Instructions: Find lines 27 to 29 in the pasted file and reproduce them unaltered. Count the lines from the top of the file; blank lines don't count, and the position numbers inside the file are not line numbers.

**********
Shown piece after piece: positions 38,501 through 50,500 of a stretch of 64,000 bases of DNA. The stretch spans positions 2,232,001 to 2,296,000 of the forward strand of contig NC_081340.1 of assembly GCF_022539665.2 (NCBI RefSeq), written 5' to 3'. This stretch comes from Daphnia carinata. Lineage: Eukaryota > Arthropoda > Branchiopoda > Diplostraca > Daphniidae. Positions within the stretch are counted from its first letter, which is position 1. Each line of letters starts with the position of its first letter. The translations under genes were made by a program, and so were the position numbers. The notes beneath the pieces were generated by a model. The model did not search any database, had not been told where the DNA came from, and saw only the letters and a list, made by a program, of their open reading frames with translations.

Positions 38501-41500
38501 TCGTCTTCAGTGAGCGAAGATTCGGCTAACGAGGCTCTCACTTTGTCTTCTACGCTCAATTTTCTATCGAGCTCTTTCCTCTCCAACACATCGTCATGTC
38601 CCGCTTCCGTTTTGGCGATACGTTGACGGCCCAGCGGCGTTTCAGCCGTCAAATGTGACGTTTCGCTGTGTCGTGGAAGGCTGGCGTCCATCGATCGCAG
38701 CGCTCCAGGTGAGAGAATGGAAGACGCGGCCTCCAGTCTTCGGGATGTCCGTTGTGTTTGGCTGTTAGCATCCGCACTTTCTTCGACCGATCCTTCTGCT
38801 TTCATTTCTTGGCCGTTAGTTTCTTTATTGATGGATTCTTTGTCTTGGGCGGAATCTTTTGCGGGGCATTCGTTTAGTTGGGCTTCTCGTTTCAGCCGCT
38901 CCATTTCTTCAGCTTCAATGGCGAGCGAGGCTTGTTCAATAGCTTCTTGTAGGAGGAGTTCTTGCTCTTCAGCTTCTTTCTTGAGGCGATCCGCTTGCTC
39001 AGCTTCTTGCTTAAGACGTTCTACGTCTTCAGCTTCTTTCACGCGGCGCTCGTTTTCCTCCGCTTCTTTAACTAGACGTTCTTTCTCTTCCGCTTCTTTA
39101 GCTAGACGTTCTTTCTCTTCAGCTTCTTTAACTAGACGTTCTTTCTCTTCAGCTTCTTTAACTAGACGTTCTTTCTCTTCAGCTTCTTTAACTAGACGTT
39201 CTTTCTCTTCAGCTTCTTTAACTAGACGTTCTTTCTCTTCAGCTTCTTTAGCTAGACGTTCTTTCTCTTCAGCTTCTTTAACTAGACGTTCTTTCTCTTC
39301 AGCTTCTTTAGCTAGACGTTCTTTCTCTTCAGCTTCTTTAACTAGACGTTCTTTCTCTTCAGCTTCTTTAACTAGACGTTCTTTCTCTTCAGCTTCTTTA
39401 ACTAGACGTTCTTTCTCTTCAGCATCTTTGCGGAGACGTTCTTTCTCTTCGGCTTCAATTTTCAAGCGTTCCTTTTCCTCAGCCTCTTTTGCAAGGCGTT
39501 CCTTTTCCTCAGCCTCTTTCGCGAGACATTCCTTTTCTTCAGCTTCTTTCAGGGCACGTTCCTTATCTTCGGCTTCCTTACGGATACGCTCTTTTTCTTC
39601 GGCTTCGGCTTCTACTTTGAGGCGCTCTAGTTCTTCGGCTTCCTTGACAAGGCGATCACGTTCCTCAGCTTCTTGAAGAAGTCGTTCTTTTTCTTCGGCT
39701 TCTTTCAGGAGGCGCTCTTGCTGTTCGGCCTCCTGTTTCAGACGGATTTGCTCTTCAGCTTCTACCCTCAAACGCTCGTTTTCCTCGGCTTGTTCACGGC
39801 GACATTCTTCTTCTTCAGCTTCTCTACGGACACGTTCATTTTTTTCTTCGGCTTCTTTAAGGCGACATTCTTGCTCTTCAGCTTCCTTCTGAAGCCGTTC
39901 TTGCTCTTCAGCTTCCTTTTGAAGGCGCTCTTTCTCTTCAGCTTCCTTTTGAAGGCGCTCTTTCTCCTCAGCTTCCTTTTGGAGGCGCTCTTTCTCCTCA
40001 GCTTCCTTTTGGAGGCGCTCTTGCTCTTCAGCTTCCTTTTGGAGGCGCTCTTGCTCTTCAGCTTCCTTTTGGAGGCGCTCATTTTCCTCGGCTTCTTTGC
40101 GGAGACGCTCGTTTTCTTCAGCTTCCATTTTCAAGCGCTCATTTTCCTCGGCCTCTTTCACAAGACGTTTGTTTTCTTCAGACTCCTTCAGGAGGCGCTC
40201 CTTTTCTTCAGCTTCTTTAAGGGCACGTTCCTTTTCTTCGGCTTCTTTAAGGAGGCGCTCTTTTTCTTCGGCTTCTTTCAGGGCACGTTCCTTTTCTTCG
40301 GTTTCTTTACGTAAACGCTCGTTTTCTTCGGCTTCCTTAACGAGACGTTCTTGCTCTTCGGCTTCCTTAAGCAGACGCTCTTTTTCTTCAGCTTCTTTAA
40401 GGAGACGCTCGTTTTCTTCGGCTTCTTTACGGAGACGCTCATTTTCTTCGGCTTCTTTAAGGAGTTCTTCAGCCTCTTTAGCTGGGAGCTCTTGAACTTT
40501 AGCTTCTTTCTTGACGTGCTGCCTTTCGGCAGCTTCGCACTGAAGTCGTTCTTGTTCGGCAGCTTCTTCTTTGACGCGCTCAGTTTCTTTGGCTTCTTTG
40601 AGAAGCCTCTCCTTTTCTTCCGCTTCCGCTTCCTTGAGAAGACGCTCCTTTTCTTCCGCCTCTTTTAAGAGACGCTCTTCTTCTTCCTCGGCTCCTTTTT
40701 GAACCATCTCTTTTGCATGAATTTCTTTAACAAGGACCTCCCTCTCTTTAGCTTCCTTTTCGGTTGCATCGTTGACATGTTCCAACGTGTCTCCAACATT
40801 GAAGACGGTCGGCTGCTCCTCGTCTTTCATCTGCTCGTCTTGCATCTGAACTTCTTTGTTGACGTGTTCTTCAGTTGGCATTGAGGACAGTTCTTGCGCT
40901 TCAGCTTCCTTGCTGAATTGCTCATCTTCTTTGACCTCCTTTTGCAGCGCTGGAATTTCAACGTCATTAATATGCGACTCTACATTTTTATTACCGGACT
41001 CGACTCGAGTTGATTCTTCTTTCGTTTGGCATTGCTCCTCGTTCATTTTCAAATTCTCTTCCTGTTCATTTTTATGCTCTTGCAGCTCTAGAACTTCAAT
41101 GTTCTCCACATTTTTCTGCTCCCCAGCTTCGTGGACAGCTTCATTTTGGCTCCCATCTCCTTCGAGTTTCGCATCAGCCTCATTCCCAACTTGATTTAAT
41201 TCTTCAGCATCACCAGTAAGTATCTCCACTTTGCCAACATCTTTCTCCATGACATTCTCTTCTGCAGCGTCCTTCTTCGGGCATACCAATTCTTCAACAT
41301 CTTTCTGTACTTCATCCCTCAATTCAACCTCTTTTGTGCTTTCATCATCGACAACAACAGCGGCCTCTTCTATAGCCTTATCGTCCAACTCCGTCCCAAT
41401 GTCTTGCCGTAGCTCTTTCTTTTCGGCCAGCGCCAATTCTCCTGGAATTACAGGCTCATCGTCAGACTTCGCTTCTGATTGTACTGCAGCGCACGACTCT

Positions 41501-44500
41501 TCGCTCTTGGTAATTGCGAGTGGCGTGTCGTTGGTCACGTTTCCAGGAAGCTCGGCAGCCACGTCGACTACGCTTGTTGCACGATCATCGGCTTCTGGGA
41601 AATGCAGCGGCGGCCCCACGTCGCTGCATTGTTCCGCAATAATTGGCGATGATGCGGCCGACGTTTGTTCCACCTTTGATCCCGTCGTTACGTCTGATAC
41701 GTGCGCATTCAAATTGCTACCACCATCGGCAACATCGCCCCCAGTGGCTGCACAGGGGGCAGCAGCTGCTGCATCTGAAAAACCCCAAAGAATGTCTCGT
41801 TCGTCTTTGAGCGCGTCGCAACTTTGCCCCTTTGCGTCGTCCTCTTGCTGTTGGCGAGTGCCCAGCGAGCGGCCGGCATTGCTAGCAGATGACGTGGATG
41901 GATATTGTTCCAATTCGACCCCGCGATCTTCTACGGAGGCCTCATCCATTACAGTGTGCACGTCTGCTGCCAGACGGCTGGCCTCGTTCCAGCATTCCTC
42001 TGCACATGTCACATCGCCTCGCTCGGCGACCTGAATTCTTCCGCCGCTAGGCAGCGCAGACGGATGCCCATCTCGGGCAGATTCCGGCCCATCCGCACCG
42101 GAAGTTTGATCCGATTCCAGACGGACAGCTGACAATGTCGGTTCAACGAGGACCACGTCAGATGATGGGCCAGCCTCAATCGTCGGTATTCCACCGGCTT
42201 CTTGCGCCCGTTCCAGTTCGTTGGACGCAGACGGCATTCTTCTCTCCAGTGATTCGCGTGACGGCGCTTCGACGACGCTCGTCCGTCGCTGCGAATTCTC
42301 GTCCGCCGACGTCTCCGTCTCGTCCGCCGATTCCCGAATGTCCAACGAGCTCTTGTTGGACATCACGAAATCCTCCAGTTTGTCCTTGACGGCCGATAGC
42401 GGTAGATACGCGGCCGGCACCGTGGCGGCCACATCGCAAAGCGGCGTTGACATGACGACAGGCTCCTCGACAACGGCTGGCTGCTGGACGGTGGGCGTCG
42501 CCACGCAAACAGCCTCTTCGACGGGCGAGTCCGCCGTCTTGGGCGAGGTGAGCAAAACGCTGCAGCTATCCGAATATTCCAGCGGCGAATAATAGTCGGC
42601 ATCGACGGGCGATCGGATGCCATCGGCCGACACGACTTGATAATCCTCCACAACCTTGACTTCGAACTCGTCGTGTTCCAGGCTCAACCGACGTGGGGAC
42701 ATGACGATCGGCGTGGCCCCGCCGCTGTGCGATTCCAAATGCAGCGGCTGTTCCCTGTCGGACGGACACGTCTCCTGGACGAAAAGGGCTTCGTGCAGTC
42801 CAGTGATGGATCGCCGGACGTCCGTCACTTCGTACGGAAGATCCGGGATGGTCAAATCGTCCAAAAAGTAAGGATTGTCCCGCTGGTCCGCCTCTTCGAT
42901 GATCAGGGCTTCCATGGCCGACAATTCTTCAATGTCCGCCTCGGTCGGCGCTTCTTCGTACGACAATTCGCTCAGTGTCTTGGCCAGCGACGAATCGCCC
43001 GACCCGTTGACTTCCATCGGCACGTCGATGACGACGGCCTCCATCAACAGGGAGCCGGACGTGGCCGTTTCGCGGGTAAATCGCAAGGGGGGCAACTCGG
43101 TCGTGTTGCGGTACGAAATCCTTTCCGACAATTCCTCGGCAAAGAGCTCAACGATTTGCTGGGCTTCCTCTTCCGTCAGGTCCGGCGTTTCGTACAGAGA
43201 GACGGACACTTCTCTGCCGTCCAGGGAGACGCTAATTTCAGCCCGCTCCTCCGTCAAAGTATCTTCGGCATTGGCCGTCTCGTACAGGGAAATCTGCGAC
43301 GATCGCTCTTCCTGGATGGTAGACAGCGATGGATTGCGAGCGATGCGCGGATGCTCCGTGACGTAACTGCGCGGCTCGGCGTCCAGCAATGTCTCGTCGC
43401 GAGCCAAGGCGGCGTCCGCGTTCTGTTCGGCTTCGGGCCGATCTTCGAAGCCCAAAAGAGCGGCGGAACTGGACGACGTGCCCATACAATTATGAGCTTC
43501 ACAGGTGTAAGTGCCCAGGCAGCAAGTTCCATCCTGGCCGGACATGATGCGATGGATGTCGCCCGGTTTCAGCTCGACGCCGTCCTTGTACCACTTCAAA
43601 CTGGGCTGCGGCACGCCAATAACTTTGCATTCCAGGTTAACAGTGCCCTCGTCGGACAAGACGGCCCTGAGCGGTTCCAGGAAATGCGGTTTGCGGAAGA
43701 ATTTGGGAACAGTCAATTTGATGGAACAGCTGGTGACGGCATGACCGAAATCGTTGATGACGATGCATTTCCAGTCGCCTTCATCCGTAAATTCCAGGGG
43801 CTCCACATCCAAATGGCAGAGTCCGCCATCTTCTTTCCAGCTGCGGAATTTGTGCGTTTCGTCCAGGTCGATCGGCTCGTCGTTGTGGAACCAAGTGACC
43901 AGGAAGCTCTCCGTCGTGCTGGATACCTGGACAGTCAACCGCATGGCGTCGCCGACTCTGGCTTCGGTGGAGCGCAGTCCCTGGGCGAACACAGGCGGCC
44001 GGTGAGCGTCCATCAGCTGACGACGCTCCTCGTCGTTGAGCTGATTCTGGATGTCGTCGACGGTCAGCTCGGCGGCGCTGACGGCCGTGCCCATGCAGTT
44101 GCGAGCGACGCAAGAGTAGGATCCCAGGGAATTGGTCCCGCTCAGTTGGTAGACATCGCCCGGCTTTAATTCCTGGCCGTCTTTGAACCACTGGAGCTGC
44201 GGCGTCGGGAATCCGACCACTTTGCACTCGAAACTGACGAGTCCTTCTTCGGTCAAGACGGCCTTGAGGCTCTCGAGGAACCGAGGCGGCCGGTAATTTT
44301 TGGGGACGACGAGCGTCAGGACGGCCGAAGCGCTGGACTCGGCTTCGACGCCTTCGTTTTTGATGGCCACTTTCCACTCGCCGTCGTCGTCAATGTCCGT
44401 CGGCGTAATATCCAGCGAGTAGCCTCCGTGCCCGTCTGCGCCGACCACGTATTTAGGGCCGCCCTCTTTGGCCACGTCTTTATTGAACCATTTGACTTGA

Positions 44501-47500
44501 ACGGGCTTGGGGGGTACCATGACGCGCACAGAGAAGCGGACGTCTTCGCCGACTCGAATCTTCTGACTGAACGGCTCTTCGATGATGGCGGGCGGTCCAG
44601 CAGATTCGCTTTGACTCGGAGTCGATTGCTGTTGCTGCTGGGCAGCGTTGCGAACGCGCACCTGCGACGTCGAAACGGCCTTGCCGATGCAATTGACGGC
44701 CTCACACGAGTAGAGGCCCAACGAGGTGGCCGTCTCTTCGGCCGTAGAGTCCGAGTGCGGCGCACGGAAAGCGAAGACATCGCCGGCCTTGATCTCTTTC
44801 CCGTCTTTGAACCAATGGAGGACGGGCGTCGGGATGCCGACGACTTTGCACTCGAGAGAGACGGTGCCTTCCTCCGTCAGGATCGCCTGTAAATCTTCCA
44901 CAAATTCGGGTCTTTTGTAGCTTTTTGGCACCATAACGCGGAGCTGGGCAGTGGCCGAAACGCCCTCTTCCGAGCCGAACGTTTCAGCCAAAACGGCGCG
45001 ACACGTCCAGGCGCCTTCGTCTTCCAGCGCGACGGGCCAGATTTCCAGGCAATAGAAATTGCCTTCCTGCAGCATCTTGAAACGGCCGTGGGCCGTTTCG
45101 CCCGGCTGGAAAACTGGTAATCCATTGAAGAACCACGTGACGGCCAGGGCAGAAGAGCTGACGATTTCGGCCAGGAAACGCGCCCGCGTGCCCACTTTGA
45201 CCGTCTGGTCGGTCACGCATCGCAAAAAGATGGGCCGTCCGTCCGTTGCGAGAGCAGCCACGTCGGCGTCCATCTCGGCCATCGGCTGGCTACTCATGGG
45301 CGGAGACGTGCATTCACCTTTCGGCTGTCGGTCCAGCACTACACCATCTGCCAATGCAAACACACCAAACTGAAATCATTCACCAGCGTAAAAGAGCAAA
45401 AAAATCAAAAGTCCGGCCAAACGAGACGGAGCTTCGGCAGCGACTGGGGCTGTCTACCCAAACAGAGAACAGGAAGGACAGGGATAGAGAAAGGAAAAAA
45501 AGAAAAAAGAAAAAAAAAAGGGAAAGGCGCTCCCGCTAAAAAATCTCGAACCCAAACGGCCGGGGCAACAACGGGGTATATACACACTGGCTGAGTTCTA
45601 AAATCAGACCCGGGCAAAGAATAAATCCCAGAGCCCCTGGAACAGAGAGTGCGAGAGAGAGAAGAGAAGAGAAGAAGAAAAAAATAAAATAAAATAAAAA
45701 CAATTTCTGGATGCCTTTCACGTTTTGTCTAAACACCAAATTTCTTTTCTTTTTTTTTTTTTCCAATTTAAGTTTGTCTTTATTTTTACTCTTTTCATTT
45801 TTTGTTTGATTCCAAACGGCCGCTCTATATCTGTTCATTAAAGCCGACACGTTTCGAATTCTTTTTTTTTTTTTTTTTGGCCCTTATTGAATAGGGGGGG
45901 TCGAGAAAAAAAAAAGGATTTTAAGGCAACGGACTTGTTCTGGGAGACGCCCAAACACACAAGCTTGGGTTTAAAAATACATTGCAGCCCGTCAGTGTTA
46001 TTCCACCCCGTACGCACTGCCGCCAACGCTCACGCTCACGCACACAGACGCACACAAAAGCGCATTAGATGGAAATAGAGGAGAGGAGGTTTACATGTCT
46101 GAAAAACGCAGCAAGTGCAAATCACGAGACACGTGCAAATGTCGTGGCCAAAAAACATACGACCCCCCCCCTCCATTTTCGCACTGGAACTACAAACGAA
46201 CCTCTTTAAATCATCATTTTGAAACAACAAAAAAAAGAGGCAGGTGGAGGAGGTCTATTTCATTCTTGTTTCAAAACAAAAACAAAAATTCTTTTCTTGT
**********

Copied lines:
40901 TCAGCTTCCTTGCTGAATTGCTCATCTTCTTTGACCTCCTTTTGCAGCGCTGGAATTTCAACGTCATTAATATGCGACTCTACATTTTTATTACCGGACT
41001 CGACTCGAGTTGATTCTTCTTTCGTTTGGCATTGCTCCTCGTTCATTTTCAAATTCTCTTCCTGTTCATTTTTATGCTCTTGCAGCTCTAGAACTTCAAT
41101 GTTCTCCACATTTTTCTGCTCCCCAGCTTCGTGGACAGCTTCATTTTGGCTCCCATCTCCTTCGAGTTTCGCATCAGCCTCATTCCCAACTTGATTTAAT